Georgia consumers will qualify for an estimated $30 million in health insurance rebates this year due to a newly implemented provision in the federal health reform law, according to an analysis released Thursday.
Nationwide, health insurers will have to pay an estimated $1.3 billion in rebates, said the report by the Kaiser Family Foundation.
Under the 2010 law, officially called the Affordable Care Act, insurers in a state are required to spend at least 80 percent of premium dollars on medical care costs, or pay rebates to consumers.
The U.S. Department of Health and Human Services, though, allowed Georgia health insurers to meet that level gradually for individual health policies, with a 70 percent mark in 2011, 75 percent in 2012 and 80 percent in 2013.
Insurance companies will be required to issue rebates by August if they did not meet those spending levels last year.
The Kaiser report said that 109,776 people in Georgia with individual plans will get rebates totaling $3.9 million, averaging $35.12 per enrollee. Almost one in three Georgians in individual plans will get rebates.
The Georgia rebate estimate for small-business health plans is $13.4 million for 217,653 individuals, averaging $61.49 each; and for larger employer plans, $13.2 million will be divided among 365,960 enrollees, or $36 per enrollee on average.
The data in the Kaiser Family Foundation report are based on preliminary estimates from insurers as reported to state insurance departments. Actual rebate amounts will likely vary, the report said.
In some cases, consumers or employers may receive their rebates in the form of a discount on future premiums, rather than a check.
Rebates for group or employer plans will generally be provided to employers, and in some cases be passed on to employees as well, the report said.
The rebate rule went into effect in January 2011. It does not apply to health plans offered by self-insured employers.
The insurers with the biggest estimated rebates in Georgia are Humana Employers Health Plan, with a total of $6.6 million; UnitedHealthcare, at $6.5 million; and Coventry with $6.1 million.
Other health plans estimating they will pay rebates in the state are Kaiser Foundation Health Plan, Connecticut General Life, World Insurance Company, John Alden Life Insurance, Mid West National Life Insurance of Tennessee, Blue Cross and Blue Shield of Georgia, Humana Insurance Co., Aetna, and Companion Life, whose projected rebate total is $10.
State Insurance Commissioner Ralph Hudgens, an opponent of the health reform law, issued a statement on the rebates Friday.
“In this economy I am certain individuals and companies will be pleased with any amount of rebate they may receive,’’ Hudgens said. “Unfortunately, when these rebates are put in the context of the impact President Obama’s ‘’Affordable Care Act” has on health care and health insurance, the future is bleak. “
Hudgens cited estimates that the net cost for health insurance will increase sharply because of the 2010 legislation, and a projection that many employers will drop insurance coverage once the law takes full effect.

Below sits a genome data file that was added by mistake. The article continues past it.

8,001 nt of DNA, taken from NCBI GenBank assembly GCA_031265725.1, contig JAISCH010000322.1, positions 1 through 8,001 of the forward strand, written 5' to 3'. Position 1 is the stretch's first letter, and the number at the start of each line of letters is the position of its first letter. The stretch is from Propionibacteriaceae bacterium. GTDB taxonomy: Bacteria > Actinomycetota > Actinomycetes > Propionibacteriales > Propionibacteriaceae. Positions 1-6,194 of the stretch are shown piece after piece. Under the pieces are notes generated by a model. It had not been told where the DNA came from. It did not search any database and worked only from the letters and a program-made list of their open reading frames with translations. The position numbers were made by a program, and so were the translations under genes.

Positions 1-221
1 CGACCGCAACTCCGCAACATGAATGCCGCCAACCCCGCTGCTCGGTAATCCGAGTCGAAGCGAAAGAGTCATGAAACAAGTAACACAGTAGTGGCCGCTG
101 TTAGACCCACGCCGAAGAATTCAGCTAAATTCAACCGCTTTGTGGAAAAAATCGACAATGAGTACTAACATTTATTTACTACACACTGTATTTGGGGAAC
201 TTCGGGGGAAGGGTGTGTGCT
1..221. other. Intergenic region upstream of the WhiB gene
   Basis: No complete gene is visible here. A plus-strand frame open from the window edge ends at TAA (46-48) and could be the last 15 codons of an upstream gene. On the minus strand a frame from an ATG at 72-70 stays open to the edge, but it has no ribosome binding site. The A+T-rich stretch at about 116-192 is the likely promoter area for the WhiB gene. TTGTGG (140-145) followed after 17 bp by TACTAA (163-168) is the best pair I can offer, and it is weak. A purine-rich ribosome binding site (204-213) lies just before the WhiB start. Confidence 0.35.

Becker’s Hospital Review reported that nationwide, eight of the largest publicly traded insurers will pay roughly $850 million. UnitedHealth Group will have to pay the most of any insurer, at $307 million. Aetna and WellPoint will pay about $177 million and $94 million, respectively, while the non-profit Blue Cross and Blue Shield plans will owe about $250 million.
Effects on companies will vary
Whether the rebate provision will remain in force is unclear. Georgia and 25 other states have sued over the Affordable Care Act, claiming it is unconstitutional. The U.S. Supreme Court will decide the issue soon, and it could uphold the law, void it entirely, or throw out parts of it and preserve others.
Cindy Zeldin of the consumer advocacy group Georgians for a Healthy Future said Thursday that the reform provision on ‘‘medical loss ratios’’ is intended to increase transparency, value and accountability in the health insurance market.
“You want insurance companies to meet the targets,’’ she said. “If they don’t, consumers get rebates.’’
The loss ratio is part of several consumer-friendly insurance reforms in the Affordable Care Act, she said.
America’s Health Insurance Plans, an industry trade group, said the spending rule could have unintended consequences, potentially causing some insurers to withdraw from certain markets, Kaiser Health News reported.
“Moreover, the taxes, benefit mandates and other regulations in the health care reform law will cause premium increases that far exceed the value of any prospective rebates,” the group said in a statement.
Ana Gupte, a health industry analyst at Sanford Bernstein, told Kaiser Health News that insurers in some markets reduced premiums to avoid paying rebates, but others risked having to pay because they didn’t want to underprice their policies.
Some insurers may have miscalculated –- and thus owe a refund –- because unexpectedly low utilization of health care kept their medical costs below projections, she said.
Jeff DiSantis, Georgia state coordinator for Know Your Care, an organization promoting health care reform, said in a statement, “This sort of rebate would have been unheard of a few years back, but thanks to the president’s Affordable Care Act, we can now come to expect this sort of transparency and consumer protection.’’
Health industry consultant Robert Laszewski downplayed the change, telling Kaiser Health News that the projected rebates are so small as to count mainly as a “rounding error” that most consumers won’t even notice.